Production industries increase output again
Production industries in Northern Ireland have increased their output again.
Production industries, including manufacturing, mining and quarrying and electricity, gas and water supply, posted their second successive quarterly increase with a rise of 2.2%.
UK-wide, the sector's increase was just 0.8%.
The Department of Enterprise, Trade and Investment called the results "encouraging".
But Northern Ireland's once-great textiles industry posted a 5.6% quarter on quarter decline for the last three months of 2010 - twice the rate of decline recorded in the sector throughout the UK.
Northern Ireland's manufacturing output still remains 11.2% below its pre-recession high, compared to a UK-wide figure of 9.4%.
Output within the utilities sector is at its highest level since 2000 due to a rise in energy usage because of harsh weather conditions in December.
Northern Ireland's food, drink and tobacco industries, manufacturing's largest sector here, accounts for one third of manufacturing output.
It recorded a 1.2% quarter on quarter increase in the last three months of 2010 which compared favourably with a 0.8% rise for the UK as a whole.
Output was some 4.1% higher than the same quarter a year ago.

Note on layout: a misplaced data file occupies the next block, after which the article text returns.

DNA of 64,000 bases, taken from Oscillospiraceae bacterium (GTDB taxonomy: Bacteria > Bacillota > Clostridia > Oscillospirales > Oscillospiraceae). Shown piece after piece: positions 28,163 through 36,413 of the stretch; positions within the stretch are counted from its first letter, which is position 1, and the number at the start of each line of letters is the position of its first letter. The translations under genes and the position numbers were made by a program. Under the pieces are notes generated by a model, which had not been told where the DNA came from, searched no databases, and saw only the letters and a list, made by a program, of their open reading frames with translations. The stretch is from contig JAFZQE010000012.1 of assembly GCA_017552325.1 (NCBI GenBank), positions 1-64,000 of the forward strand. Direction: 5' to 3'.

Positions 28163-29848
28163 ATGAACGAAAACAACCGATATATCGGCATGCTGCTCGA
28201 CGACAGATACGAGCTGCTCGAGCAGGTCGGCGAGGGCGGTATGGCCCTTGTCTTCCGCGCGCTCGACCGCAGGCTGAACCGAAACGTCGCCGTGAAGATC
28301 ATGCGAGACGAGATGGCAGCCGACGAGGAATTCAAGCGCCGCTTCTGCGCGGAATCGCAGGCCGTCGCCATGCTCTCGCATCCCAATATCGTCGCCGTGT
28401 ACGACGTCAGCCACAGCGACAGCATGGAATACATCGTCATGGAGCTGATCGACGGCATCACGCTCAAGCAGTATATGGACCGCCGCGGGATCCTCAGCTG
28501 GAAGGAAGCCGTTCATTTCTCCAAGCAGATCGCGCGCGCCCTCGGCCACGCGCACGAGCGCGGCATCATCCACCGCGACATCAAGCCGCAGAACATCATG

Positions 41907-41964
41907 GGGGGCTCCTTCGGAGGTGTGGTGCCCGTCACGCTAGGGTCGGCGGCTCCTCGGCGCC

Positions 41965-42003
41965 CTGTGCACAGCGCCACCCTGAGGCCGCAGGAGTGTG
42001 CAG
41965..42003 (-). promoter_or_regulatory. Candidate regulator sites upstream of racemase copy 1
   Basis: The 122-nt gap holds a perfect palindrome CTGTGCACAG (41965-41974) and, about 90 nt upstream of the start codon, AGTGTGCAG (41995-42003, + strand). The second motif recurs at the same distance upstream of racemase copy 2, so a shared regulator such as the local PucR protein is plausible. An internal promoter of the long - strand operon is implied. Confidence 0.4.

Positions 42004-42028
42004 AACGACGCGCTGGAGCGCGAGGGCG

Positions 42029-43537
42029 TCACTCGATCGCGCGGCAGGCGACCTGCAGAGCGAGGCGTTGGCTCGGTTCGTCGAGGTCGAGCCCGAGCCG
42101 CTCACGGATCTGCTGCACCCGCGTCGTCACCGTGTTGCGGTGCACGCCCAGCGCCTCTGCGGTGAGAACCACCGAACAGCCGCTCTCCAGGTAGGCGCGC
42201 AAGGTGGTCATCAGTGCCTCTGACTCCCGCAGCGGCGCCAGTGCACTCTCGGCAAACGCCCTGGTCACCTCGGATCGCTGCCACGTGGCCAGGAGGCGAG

In just over three years, the sector has experienced a rise in output of almost 10% - five times the equivalent rate of growth.
Basic metals and fabricated metal products recorded the strongest rate of growth of all manufacturing sectors in the quarter, up 8.9% quarter on quarter - still 4.3% below the levels recorded in the fourth quarter of 2009.
There was also 7.1% growth in the engineering and allied industries sector.
Northern Ireland's engineering industry is the second largest manufacturing sector and accounts for almost 29% of manufacturing output.
The acceleration in Northern Ireland engineering output growth represents a 22% rise relative to the same quarter in 2009.
This growth rate compares favourably with the UK.
But Northern Ireland's engineering output remains almost 16% below the peak output levels of the second quarter of 2008.